It’s a false alarm though, your doctor walks into the area I’m standing in and starts suiting up. I look him in the eye and tell him to take good care of you. He’s sort of caught off guard and says ‘of course’ before heading into the room.
It’s another five minutes before they finally call me in.
When I enter, your face is all I can see, your eyes look calm and I can tell they’ve got you on a sedative.
The surgery is happening quicker than I realize, and I start seeing plastic bottles in the corner starting to be filled with the blood they’re siphoning away. I squeeze your hand and try to hold it together, trying to put on a strong face for you but you can see right through me.
They drop the little curtain and I see our child’s face for the first time as they pull him out of your belly. It’s beet red and all wrinkly and the most amazing thing I’ve ever seen. I start weeping and hugging you as much as I can.
“It’s a boy,” you say, as they lift him away and I realized that I had completely forgotten to check.
I watch them clean the baby, he breathes and starts crying, he’s in some sort of nuclear bassinet, a heat lamp glowing orange. One of the nurses calls me over and I realize I’m still crying as she puts him in my arms. She cautions me to “always support the head,” and then we take him over and put him on your chest for a few minutes. They’ve started sewing you up by the time the nurse takes the baby back to the warmer. You say, “I’m really tired, is that okay?”
The anesthesiologist says yes, it’s normal.
Then we’re pushing the baby back to the room. Someone tells me that you’ll be in shortly.
Your sister is waiting, she’s on the phone with your mom. As soon as she sees us, as soon as she sees the baby, she starts crying.
For a moment, she and I are hugging one another and crying.
Then she and I are both looking over the baby, she asks how you’re doing and I said I think you’re okay.
Our son is strong, in my arms he’s already lifting his head. I’m so proud to be a dad but I’m worried about you, I just want you here.
A few minutes later, they roll you into the room. You’re still sedated but you’re excited to see the baby. I roll the warming bed contraption next to the bed so you can see him and put the Mercury’s head necklace and ring back on you. One of the doctors asks me to roll it back so they can check your vitals.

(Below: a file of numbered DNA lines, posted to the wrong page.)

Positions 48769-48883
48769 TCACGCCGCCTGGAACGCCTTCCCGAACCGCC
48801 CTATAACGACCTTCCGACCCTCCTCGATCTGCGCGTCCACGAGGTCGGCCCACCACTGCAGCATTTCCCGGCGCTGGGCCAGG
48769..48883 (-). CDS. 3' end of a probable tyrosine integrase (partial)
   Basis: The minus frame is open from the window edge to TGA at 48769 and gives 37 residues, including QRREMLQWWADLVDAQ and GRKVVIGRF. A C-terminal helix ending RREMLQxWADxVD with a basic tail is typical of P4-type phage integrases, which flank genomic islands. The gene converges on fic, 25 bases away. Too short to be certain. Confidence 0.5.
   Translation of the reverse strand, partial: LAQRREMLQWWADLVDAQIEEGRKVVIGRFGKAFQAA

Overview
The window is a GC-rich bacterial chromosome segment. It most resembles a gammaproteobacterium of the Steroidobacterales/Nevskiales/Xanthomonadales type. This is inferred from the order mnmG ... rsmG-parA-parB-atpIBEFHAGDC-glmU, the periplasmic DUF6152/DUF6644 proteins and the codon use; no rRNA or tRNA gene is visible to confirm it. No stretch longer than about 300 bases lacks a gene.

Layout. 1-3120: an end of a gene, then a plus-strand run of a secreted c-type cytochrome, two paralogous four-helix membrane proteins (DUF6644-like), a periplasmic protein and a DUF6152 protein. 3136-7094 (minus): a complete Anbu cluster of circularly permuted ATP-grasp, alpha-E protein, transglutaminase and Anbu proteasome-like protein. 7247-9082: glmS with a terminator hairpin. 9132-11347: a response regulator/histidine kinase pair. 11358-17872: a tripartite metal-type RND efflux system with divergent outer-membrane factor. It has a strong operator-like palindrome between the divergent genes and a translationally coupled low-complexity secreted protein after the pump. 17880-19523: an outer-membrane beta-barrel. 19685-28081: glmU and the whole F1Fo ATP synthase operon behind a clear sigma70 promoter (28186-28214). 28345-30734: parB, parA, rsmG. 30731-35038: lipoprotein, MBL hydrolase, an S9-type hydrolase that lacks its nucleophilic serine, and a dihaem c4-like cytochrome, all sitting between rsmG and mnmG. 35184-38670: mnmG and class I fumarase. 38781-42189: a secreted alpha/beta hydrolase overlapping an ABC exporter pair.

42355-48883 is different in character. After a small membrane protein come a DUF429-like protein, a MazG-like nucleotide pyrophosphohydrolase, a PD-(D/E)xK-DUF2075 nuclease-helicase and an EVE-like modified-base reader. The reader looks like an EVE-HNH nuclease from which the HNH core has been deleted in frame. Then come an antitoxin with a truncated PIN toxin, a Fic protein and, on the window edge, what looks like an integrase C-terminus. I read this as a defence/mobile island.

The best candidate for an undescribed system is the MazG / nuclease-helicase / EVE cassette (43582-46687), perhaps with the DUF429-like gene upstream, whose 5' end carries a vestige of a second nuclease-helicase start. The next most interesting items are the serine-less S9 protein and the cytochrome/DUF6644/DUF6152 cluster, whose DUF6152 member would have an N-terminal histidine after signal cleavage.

I lean against the wall, the baby is holding my finger.
Something’s wrong, your blood pressure is dropping fast.
You say again how tired you are.
Your sister comes over to hold your hand, I’ve still got the baby’s.
Suddenly there are a lot of people in the room. They start compressing your belly and you’re yelling out when they do it.
Blood is just pouring out of you.
The anesthesiologist is looking a little panicked, they’re putting you back on pitocin because your uterus isn’t contracting.
Your blood pressure is 50 over 30. Your lips are grey, your skin is grey.
Someone is calling out for a blood transfusion.
Your pulse is racing. There are about 15 people in the room right now. I note absently that Nurse Ratchett seems to be more in the way than helpful. The other nurses seem exasperated with her.
Our baby is glowing orange under the light. He seems comfortable and he’s not fussing.
I’m looking across him to you.
You and I meet eyes and I wonder if we’ll ever be together again.
Fifteen minutes later, it’s over. They’ve stabilized you and you’re receiving several units of blood.
The doctor visits a little later and says, we nearly lost you. Then he points to one of the little flags our friends have sewn for you that are hanging in the room.
“This bitch is strong as hell,” he reads.
He looks back at you and says, “now I know what they meant.”
On this day, our son turned five weeks old and it’s Imbolc. In my spiritual path, it’s the awakening of the Goddess, the first light begins to emerge and it’s a time of child blessing. Our son’s name, Lucien, meaning light or illumination, was in honor of his original due date, the winter solstice, when the light begins to return. Today, the light has emerged and we know that the darkness is retreating.
We’ve had a hard few months, but the Wheel still turns and with it, the promise that the light brings.